The Ainu are the indigenous people of Hokkaido. They have their own language, as well as a richly unique culture as showcased in oral traditions such as yukara (“epic poem”), the Iomante bear ceremony, and patterned artwork. Although no one follows the traditional way of life today, the core of Ainu culture has continued to be passed down. Present-day Ainu are nurturing new forms of folk culture inspired by the traditions they inherited.
One with Kamuy : The Ainu Worldview
None of the daily necessities humanity needs, clothing, food and shelter, can be gained without the blessings of nature. However, just as nature gives, it can also take away. The Ainu people believe that there is a soul in everything, from animals to natural phenomena, and even man-made tools. These plants and animals that give us their blessings, the fire, water and tools we could not live without, and even the weather; all are Kamuy to which the Ainu people give reverence.
What are thought of as Kamuy varies from region to region, but it is said that the fire Kamuy is close to people’s hearts and considered particularly important because it gives us both warmth and light, and also conveys our appeals and wishes to other Kamuy. Brown bears and owls (Blakiston’s fish owls) are also considered to be among the most exalted Kamuy.
Praying to Kamuy The Connection Between Kamuy and Humans
Ainu means “human” in the Ainu language. This term is used in contrast to Kamuy. In the faith of the Ainu people, the world is influenced and formed by interactions between human and Kamuy. Kamuy usually reside in their own world, only entering the human world if they have a role to fulfill or seek enjoyment.
For instance, a Kamuy which has taken the earthly form of an animal gives to humans that which they need to survive, such as meat or fur. In this way, Kamuy give that which we need or find useful, thus preserving humanity’s way of life. Humans give thanks for the blessings of the Kamuy, and pray to the Kamuy (Kamuynomi) when in need using a variety of ceremonial tools.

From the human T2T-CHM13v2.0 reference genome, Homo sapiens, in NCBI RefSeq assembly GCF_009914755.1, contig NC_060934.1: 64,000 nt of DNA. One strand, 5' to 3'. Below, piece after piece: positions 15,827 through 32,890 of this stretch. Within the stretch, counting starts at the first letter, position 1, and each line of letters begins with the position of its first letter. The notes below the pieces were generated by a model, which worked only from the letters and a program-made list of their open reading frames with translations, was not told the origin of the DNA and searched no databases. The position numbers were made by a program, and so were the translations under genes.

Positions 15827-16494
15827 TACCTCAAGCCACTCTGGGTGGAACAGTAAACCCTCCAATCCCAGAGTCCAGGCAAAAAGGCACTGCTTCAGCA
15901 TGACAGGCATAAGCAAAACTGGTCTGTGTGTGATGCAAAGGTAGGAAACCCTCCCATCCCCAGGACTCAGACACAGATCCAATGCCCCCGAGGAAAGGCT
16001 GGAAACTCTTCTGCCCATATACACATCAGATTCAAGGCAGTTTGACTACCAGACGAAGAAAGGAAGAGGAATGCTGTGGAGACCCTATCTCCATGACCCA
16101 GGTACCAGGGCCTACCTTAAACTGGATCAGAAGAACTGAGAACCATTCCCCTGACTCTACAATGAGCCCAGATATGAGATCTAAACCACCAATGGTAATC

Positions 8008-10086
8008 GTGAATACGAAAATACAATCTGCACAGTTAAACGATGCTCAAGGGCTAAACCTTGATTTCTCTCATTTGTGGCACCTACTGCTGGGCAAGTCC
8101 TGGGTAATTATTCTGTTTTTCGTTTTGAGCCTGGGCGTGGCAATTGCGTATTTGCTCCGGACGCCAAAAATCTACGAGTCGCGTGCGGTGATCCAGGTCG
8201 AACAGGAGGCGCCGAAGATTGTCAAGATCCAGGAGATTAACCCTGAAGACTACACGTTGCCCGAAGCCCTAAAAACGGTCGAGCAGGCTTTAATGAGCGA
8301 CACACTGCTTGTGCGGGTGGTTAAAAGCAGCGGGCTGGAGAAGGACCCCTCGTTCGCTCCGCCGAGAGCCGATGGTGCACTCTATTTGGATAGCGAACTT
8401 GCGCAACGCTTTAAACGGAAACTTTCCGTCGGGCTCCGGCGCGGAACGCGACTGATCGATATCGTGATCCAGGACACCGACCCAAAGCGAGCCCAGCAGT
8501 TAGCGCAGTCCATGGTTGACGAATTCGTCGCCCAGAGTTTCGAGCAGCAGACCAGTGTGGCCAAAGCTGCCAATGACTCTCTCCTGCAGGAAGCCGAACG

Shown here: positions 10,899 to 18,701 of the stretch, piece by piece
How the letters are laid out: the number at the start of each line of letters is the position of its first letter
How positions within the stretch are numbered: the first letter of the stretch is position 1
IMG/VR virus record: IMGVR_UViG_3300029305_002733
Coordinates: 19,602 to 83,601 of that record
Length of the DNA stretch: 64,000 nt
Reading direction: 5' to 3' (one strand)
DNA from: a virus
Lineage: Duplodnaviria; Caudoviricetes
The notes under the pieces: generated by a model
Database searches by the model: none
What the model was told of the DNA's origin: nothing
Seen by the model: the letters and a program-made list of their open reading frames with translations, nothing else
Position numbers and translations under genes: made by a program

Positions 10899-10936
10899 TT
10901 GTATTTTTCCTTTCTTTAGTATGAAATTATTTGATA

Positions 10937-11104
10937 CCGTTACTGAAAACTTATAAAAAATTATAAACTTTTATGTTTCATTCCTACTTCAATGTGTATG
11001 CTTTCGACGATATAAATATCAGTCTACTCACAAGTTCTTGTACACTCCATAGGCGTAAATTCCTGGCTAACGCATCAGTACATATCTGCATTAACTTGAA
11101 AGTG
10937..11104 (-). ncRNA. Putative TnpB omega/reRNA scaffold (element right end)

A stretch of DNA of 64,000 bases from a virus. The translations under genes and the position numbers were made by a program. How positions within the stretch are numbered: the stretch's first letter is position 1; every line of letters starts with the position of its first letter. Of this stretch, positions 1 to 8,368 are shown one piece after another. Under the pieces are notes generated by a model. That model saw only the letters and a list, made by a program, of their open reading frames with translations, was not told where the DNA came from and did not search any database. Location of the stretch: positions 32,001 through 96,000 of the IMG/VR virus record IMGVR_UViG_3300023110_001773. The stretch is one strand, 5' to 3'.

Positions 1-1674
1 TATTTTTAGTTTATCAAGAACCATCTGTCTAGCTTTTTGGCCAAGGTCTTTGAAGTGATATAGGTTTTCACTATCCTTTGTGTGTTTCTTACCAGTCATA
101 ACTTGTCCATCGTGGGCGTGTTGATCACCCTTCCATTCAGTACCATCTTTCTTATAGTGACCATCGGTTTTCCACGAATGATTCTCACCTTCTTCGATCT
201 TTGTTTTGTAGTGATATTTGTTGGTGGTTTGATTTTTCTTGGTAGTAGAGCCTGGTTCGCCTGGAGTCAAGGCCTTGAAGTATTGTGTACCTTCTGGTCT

Songs, Dances and Instruments
Just like cultures from around the world, the Ainu people’s culture was created through their own traditional songs and dances. There are many kinds of dances, some performed in a circle, the movements of birds and animals woven into the movement of the dances. There are also solemn, stately dances where men stomp on the floor as they raise and lower their arms as well as dances where a bow and arrow or sword is wielded.
In some songs, several women sit around a lid or some other lacquerware object, striking it together in rhythm as they sing. There are also songs for work, such as using mallets to pound grain, lullabies, and improvised melodies created to evoke the memory of a certain occasion.
Traditional instruments include the mukkuri, where a plate-shaped bamboo valve vibrates in the mouth and this resonance produces sound, and the tonkori, a string instrument mainly passed down from the Sakhalin Ainu.
The traditional songs and dances of the Ainu are registered as UNESCO Intangible Cultural Heritage, and also have the backing of preservation societies in a variety of locations to ensure that they are handed down. Today, Ainu culture has been adopted by a new generation of artists, who proudly incorporate elements of their cultural heritage into their own original works.
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